Minamoto Yoritomo
Public Domain, Link

For the country’s entire history, even its prehistory, the official supreme ruler of Japan has been the hereditary head of the Imperial Family, usually the Emperor (or rarely, Empress). But the men wielding actual political and military power in Japan were not royals. The most famous leaders of Japan were the shogun – a shortened version of the title Sei-i Taishogun, which translates as Commander in Chief of the Expeditionary Force Against the Barbarians.

The name first appeared sometime during the classical Heian period, 794–1185, when the Imperial Kyoto court was still attempting to assert control over the archipelago, some inhabitants of which were considered barbarians. But the first dominant shogun was Minamoto Yoritomo, who established the first bafaku (literally, “tent government,” based on the military nature of his leadership) in 1192. This bafaku also elevated the warrior, or samurai, class above all but the top nobility.

By Utagawa Sadahide – Public Domain, Link

As the “Commander in Chief” title indicates, this shogun was a military dictator with supreme power, and the basic governmental structure of the bafaku endured for an epic stretch of Japanese history, ultimately lasting nearly seven centuries, from 1192 to 1867, when the Emperor was restored to head of government in what is known as the Meiji Restoration. During this time, the Imperial Family served as a unifying, but impotent symbol; the real power was wielded by the shogun.

The first ruling shogunate arose with the 150-year Kamakura period, 1192-1333, followed by another during what is known as the Muromachi Period, from 1338-1573. Japan was not yet a truly unified country, thus this era was a feudal period during which competing warlords (or daimyo) fought for control of the archipelago.

Growing trade between the various regions of the country led many daimyo to rebel against centralized control (from Kyoto), and in 1467 the Onin War launched the period known to Japanese as the Sengoku, or the Warring States period. For the next 150 years there was nearly constant warfare between regional warlords, numerous clans fighting for control of the country over the decades, handing it back and forth amid much chaos and destruction.

Public Domain, Link

What history now shorthands as the shogunate arose when one clan, the Tokugawa, finally defeated the others, uniting the country under one government. The Tokugawa shoguns would rule a relatively peaceful Japan for more than 250 years, from 1603 to 1867. It was during this time that Japan became the country that we recognize today.

The Tokugawa Shogunate was begun by its victorious first shogun, Tokugawa Ieyasu, who was named shogun by the Emperor Go-Yozei in 1603. But after only two years in power, he abdicated the throne, handing it to his son, Tokugawa Hidetada. Ieyasu maintained control until his death 11 years later, but this maneuver established the hereditary nature of the shogunate, which it would be maintained through 15 Tokugawa shoguns, until 1867.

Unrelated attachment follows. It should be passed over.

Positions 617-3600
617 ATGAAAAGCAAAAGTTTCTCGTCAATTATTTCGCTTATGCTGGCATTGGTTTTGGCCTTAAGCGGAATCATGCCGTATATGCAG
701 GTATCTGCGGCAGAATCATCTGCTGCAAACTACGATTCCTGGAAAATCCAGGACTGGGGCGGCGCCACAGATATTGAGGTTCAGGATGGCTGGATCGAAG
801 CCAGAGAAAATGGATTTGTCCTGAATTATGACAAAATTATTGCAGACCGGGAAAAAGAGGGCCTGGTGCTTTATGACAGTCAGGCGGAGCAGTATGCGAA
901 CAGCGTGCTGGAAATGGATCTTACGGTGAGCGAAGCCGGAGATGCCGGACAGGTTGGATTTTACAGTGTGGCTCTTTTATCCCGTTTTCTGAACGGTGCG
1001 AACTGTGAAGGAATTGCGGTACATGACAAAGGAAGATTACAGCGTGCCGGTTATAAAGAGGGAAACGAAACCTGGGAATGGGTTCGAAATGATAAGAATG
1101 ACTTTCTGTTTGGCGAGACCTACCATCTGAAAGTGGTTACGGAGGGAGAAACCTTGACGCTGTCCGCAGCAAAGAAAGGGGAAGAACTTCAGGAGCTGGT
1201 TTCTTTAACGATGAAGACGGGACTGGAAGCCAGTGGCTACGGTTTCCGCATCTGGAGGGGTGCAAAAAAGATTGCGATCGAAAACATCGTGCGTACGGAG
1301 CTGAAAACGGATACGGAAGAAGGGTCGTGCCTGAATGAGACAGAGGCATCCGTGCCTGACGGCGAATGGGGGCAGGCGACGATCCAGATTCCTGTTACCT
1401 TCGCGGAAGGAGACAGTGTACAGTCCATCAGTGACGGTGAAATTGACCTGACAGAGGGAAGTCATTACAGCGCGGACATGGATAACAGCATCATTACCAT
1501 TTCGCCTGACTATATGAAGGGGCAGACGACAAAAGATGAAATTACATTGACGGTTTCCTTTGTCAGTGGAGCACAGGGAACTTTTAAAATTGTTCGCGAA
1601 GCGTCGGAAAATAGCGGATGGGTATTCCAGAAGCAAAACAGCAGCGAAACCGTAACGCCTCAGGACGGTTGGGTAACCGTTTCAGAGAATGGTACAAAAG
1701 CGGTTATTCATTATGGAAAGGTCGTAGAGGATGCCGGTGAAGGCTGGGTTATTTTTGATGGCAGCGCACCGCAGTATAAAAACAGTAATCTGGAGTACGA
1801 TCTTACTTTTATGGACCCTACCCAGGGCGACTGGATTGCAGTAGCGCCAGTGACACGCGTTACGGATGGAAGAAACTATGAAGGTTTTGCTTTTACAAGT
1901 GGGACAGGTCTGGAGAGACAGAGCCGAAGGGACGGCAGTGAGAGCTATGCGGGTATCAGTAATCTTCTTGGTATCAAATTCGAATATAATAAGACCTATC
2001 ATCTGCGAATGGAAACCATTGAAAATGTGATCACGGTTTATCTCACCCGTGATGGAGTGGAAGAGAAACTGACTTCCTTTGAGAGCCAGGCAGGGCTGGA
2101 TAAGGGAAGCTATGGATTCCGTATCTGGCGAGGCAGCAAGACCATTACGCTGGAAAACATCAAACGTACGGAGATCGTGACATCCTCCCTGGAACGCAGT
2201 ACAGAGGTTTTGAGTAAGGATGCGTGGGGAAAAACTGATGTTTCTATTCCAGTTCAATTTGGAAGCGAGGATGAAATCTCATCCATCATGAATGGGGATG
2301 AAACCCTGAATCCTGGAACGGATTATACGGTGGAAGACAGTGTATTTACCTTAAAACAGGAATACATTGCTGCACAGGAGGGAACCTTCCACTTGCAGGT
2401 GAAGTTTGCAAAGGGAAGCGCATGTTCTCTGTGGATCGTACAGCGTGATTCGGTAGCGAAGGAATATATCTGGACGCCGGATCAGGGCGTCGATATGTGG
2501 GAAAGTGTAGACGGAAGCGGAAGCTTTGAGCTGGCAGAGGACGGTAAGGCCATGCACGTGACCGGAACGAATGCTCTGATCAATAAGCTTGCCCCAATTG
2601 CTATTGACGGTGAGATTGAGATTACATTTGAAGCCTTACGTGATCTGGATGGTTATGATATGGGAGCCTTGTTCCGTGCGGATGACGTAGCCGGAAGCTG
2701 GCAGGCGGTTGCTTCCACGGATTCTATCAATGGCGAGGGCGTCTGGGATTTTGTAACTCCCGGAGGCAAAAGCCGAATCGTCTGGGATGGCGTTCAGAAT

The Tokugawa Shogunate was, by and large, a peaceful period, but it was not exactly easy. The intrigues of the Tokugawa clan down through the centuries were very much the match of the European dynasties of the same era in their betrayals and violence. And for most Japanese, living in one of the four classes the shoguns (and the nobility, or daimyo) ruled – the samurai, the farmers, the artisans and the merchants – life under the rigid hierarchy of the shogunate was hardly carefree.

Yokohama LMI 1865.jpg
By E. Roevens – Le Monde Illustré, Public Domain, Link

The shogunate was based in a new city far to the east of the longtime capital, Kyoto, called Edo – today’s Tokyo – which is why the shogunate is also called the Edo Period. This period was marked by stability, but that stability came at a cost. Minority Christians were persecuted as threats, social mobility was impossible, and the policy of isolationism known as sakoku meant that Japanese culture was a closed system. The laws enforcing that system were strict: Leaving the country was punishable by death, should one return; even receiving a letter from abroad could get an entire family killed.

Given these strict limits, it was perhaps inevitable that the Tokugawa shogunate would fall of its own weight, unable to respond to changing circumstances – particularly the encroachment of the rest of the world in the mid-19th century. The modern world was knocking on Japan’s door, and the isolated country the shoguns had created and maintained for nearly three centuries was unable to withstand the pressure.

Tokyo Tower_2
Photo by hans-johnson

When a rebel group of daimyo united to support the restoration of the Imperial Family to power, the brittle shogunate collapsed. In 1868, the Emperor Meiji became the country’s ruler, and immediately instituted a dizzying array of modernizations to what was suddenly no longer a feudal society. With a jolt, the Tokugawa shogunate was gone, and Japan had entered the modern world.

By David Watts Barton